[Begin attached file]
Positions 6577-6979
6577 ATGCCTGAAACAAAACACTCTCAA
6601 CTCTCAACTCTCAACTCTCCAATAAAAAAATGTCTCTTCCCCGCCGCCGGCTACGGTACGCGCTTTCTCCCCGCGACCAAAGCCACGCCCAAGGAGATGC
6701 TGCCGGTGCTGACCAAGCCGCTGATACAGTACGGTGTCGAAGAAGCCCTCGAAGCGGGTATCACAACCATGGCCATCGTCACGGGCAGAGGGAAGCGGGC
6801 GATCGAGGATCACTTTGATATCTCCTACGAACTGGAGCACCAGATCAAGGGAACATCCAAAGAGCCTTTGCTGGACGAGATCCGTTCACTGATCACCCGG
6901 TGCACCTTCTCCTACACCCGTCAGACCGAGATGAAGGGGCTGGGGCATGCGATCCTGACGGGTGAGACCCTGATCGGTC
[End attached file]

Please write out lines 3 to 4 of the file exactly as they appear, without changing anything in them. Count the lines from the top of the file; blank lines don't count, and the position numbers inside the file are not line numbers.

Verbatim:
6601 CTCTCAACTCTCAACTCTCCAATAAAAAAATGTCTCTTCCCCGCCGCCGGCTACGGTACGCGCTTTCTCCCCGCGACCAAAGCCACGCCCAAGGAGATGC
6701 TGCCGGTGCTGACCAAGCCGCTGATACAGTACGGTGTCGAAGAAGCCCTCGAAGCGGGTATCACAACCATGGCCATCGTCACGGGCAGAGGGAAGCGGGC